Eilish McColgan strode to victory, taking out the top spot after an incredible comeback, overtaking two other racers in the final metres of the track.

The Scot outran two of Kenya’s best athletes, while Aussie Isobel Batt-Doyle unfortunately didn’t make the cut coming eighth.

Gold: Eilish McColgan (SCO)              

Silver: Irine Chepet Cheptai (KEN)

Bronze: Sheila Chepkirui Kiprotich

Athletics – Women’s Shot Put

It was a huge throw of 19.03 for gold by Canadian Sarah Mitton to give her the win.

Gold: Sarah Mitton (CAN)

Silver: Danniel Thomas-Dodd (JAM)

Bronze: Maddison-Lee Wesche

Athletics – Men’s F42-44/61-64 Discus Throw

Welshman Aled Davies led all comers in this event, throwing a Games record, while Sri Lankan Palitha Gedara becoming the first para-athlete to win a medal at the Games for his country.

Gold: Aled Davies (WAL)

Silver: Palitha Halgahawela Gedara (SRI)

Bronze: Harrison Walsh (WAL)

Athletics – Men’s T37/38 100m

Donning the green and gold, Evan O’Hanlon won his second straight gold medal in the T37/38 100m final as he set a new Games record of 11.23.

Gold: Evan O’Hanlon (AUS)

Silver: Charl du Toit (SA)

Bronze: Zachary Gringas (CAN)

Athletics – Women’s 100m

Jamaica’s Elaine Thompson-Herah won the golden prize with a time of 10.95 seconds, narrowly defeating Saint Lucia’s Julien Alfred who came in at 11.01.

Jamaica is currently in the lead for most women’s 100m titles held.

Gold: Elaine Thompson-Herah (JAM)

Silver: Julien Alfred (SAI)

Bronze: Daryll Neita (ENG)    

Athletics – Men’s 100m

Africa’s fastest man won Kenya’s first gold medal in the men’s 100m sprint since 1962 with an immaculate time of 10:02 seconds.

Gold: Ferdinand Omanyala (KEN)

Silver: Akani Simbine (SA)

Bronze: Yupun Abeykoon (SRI)

Swimming – Men’s 200m Individual Medley

Tom Dean became England’s most decorated swimmer at the Games, coming home with his sixth silver medal.

New Zealand’s Lewis Clareburt also celebrated the end of the swimming events with a third medal at the Brum.

Gold: Duncan Scott (SCO)

Silver: Tom Dean (ENG)

Bronze: Lewis Clareburt (NZ)

Swimming – Men’s 200m Freestyle S14

18-year-old para swimmer Nicholas Bennet brought it home for Canada with a gold and a broken Games record.

Australia’s Benjamin Hance was beaten by more than half a second but still came out better than fellow teammate Jack Ireland in third.

Gold:  Nicholas Bennett (CAN)

Silver: Benjamin Hance (AUS)

Bronze: Jack Ireland (AUS)

Swimming – Men’s 50m Freestyle

Benjamin Proud and Lewis Edward Burras made it a home team 1-2 in the men’s 50m freestyle, with Proud winning a third Commonwealth Games title in a row.

Gold: Benjamin Proud (ENG)

Silver: Lewis Edward Burras (ENG)

Bronze: Joshua Liendo Edwards (CAN)

Swimming – Men’s 1500m Freestyle

It’s been a gallant week in the pool for the Aussies, with Sam Short making his mark on the medal tally on the final day of the swimming program striking gold in the men’s 1500m freestyle.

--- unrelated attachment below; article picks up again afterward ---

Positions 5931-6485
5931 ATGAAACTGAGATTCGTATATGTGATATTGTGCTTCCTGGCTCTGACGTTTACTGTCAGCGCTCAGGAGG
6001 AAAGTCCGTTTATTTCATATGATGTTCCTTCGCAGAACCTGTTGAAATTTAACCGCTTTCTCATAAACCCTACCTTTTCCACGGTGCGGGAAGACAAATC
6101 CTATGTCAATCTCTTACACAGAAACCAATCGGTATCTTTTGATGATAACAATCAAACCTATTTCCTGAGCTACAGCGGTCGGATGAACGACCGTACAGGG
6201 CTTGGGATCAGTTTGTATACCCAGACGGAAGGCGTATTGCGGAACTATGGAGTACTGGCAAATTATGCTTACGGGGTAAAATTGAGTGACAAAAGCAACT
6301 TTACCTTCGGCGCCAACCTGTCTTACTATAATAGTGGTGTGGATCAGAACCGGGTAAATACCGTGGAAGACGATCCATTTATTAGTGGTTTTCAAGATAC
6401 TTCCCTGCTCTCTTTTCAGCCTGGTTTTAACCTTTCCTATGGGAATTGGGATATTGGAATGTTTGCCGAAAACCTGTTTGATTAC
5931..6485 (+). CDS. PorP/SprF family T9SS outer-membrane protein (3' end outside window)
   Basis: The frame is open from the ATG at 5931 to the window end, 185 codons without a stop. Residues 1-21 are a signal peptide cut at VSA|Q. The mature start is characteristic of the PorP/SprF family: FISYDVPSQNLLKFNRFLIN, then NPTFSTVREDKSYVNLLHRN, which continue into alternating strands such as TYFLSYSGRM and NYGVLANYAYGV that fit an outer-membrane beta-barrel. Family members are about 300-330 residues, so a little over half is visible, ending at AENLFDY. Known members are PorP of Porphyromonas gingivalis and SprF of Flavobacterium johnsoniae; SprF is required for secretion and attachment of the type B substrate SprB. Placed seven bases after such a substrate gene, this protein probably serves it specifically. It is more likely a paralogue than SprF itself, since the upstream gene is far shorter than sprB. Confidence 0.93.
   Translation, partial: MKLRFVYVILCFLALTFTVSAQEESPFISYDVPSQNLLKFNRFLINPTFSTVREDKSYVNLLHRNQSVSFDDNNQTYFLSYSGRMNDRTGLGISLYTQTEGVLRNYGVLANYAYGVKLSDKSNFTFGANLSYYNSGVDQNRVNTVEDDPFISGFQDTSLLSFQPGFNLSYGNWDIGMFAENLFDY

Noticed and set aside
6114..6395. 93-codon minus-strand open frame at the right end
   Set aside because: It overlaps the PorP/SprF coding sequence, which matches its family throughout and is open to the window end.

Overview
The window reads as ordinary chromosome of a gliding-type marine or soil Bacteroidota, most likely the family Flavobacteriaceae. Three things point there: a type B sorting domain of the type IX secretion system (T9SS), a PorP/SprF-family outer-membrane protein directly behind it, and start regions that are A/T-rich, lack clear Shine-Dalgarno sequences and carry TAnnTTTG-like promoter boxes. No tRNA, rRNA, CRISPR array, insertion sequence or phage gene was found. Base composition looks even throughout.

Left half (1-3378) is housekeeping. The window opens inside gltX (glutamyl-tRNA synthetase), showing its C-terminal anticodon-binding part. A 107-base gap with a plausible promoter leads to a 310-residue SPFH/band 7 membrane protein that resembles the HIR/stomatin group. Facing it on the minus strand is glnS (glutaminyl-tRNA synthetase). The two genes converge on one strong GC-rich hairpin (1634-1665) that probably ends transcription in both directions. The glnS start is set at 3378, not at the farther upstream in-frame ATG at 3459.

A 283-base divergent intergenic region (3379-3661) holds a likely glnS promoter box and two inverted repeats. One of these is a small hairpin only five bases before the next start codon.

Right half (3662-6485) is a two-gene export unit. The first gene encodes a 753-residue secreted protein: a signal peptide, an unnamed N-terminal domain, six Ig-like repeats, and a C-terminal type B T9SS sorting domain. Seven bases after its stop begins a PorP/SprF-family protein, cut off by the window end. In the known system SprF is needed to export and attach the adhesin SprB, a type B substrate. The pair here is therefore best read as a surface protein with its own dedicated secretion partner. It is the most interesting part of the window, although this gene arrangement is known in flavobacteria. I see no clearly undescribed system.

Short was too strong for Northern Irishman Daniel Wiffen, who hit a new personal best during the event.

Gold:  Sam Short (AUS)

Silver: Daniel Wiffen (NI)

Bronze: Luke Thomas Turley (ENG)

Swimming – Men’s 4x100m Medley Relay

It was Brodie Williams, James Wilby, James Guy and Tom Dean who secured the men’s 4×100 medley Relay title for England – adding to Dean’s already successful night.

It was a close race until the end with Australia losing out by a mere eight one hundredths of a second.

Gold:  England                         

Silver: Australia

Bronze: Scotland

Swimming – Women’s 4×100 Medley Relay

Kaylee McKeown, Chelsea Hodges, Emma McKeon, and Mollie O’Callaghan claimed gold for Australia in the women’s 4×100 medley relay, topping off a hugely successful campaign in the pool.

Canada started strong, but couldn’t maintain its podium-topping position, while England touched third.

Gold: Australia                        

Silver: Canada

Bronze: England

Swimming – Women’s 400m Freestyle

It was Australian Olympic legend Ariarne Titmus who claimed the top spot in the women’s 400m freestyle, while fellow Aussie Kiah Melverton won bronze.

Titmus was challenged by Canadian youngster Summer McIntosh at the Tokyo Olympics and again in Birmingham, but came out on top.

Titmus has rewritten the history books, being the first person in more than 50 years to win the 200, 400 and 800m women’s freestyle events.

Gold:  Ariarne Titmus (AUS)    

Silver: Summer McIntosh (CAN)

Bronze: Kiah Melverton (AUS)

Swimming – Women’s 50m Backstroke

Canada’s Kylie Masse won gold after an incredible feat in the pool, powering through the water in a new Commonwealth Games record time of 27.31 seconds.

The Aussies finished off their stint in Birmingham winning yet another silver and bronze medal to add to their massive collection.

Gold: Kylie Masse (CAN)        

Silver: Mollie O’Callaghan (AUS)

Bronze: Kaylee McKeown (AUS)

Swimming – Women’s 200m Freestyle S14

It was the tiny nation of Northern Ireland’s gold to take home after Bethany Firth’s first win.

Gold: Bethany Firth (NI)         

Silver: Jessica-Jane Applegate (ENG)

Bronze: Louise Fiddes (ENG)